"This will lead those groups that are weakened on the battlefield to seek shelter on territory under the Afghan government's control," he told Salaam Times. "This will also provide the Afghan government and the High Peace Council an opportunity to embrace them openly."

"The integration of these groups in the government can strengthen the peace process," Kamel said, adding, "The continuation of fighting and differences among Taliban militants will destroy their military structures and will weaken their members' fighting morale and spirit."

"[The Afghan government can] redirect some of these groups towards the peace process," Sayed Ashraf Sadaat, a civil society activist in Herat, told Salaam Times. "The government can even attract some of these groups and use them for the purpose of security."

"The government has acknowledged the existence of rifts among the insurgent groups... we genuinely hope the government will take advantage of those rifts and encourage them to join the peace process," Sadaat argued.

A boost to the peace process

The violent internecine disputes have already driven a number of demoralised Taliban members to join the peace process in Herat.

"The clashes between the Taliban have contributed significantly to the Taliban militants joining the peace process in Herat," said Mawlawi Ghulam Sarwar Barakzai, chairman of the Herat Provincial Peace Council.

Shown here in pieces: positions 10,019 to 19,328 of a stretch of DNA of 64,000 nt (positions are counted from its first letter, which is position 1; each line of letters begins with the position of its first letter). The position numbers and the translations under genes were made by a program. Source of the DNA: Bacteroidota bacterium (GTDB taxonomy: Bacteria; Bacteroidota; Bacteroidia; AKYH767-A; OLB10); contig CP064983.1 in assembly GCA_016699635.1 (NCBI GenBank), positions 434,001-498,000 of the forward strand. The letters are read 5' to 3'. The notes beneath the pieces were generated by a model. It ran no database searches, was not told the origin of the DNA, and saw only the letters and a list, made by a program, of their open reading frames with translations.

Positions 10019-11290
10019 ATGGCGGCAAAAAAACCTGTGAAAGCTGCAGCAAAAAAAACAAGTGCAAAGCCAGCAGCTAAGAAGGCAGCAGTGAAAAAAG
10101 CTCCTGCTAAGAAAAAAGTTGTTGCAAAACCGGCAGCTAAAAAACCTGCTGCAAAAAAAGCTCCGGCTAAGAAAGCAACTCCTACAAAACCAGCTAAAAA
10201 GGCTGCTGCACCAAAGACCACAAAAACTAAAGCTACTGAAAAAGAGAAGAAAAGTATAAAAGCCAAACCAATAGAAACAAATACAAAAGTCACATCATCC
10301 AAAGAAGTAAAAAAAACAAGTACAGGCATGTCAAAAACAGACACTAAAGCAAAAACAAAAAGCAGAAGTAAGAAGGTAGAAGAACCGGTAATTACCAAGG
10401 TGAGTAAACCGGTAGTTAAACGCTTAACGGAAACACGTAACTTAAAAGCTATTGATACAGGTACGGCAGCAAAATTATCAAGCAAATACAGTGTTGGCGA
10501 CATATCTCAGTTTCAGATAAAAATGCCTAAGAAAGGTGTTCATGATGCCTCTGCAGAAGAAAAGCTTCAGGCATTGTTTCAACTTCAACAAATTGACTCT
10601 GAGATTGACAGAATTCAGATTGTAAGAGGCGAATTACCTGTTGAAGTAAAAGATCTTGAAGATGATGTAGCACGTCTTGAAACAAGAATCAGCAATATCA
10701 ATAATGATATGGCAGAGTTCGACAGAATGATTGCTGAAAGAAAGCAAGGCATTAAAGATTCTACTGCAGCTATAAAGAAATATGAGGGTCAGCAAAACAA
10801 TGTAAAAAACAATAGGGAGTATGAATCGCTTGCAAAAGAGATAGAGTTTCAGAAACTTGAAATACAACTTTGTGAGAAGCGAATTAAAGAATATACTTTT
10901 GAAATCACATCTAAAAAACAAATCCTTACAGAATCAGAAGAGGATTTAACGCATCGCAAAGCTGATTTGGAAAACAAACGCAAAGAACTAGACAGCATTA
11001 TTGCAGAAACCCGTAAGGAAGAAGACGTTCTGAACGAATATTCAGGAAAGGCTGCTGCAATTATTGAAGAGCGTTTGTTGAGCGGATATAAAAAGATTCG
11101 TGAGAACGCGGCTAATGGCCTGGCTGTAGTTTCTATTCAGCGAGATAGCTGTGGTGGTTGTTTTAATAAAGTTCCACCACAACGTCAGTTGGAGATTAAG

"A group of Taliban in Shindand District has joined the peace process because of the pressure imposed upon them by another Taliban group," he told Salaam Times, adding, "We are in communication with both sides."

"There are a number of individuals in one of the groups who do not fight against the government and are in favour of joining the peace process," Barakzai said. "They, however, do not want to lay down their weapons because of their fear of the other faction."

'Illegitimate' jihad

The Taliban's internal clashes over leadership and power debunk the militants' claims that their war is a legitimate "jihad," religious scholars say.

"Murder for the purpose of achieving power and money is illegitimate and prohibited and is rejected from the Islamic point of view," said Sayed Mohammad Shirzadi, director of the Herat provincial department for religious affairs and the Hajj.

"The Taliban have been spilling the blood of innocent civilians and Afghan soldiers on the pretext of 'jihad,' while, in reality, they are nothing but savages and beasts who do not even show mercy to their own people," he told Salaam Times.

"What justification does the Taliban have in order to explain the killing of their members?" he asked, adding that, "Do they still consider it a legitimate jihad when [they fight] their own [people]?"

"If their answer is yes, then they cannot be considered Muslims. And if their response is no, then how can they ever justify the killing of all these human beings?" Shirzadi continued.

"The holy religion of Islam strongly denounces war and fighting," he explained. "Jihad has its own conditions and requirements, and one may not haphazardly characterise any bloodshed and massacre as jihad."

"The Taliban must know that they can no longer hide their crimes behind the word 'jihad'," he added.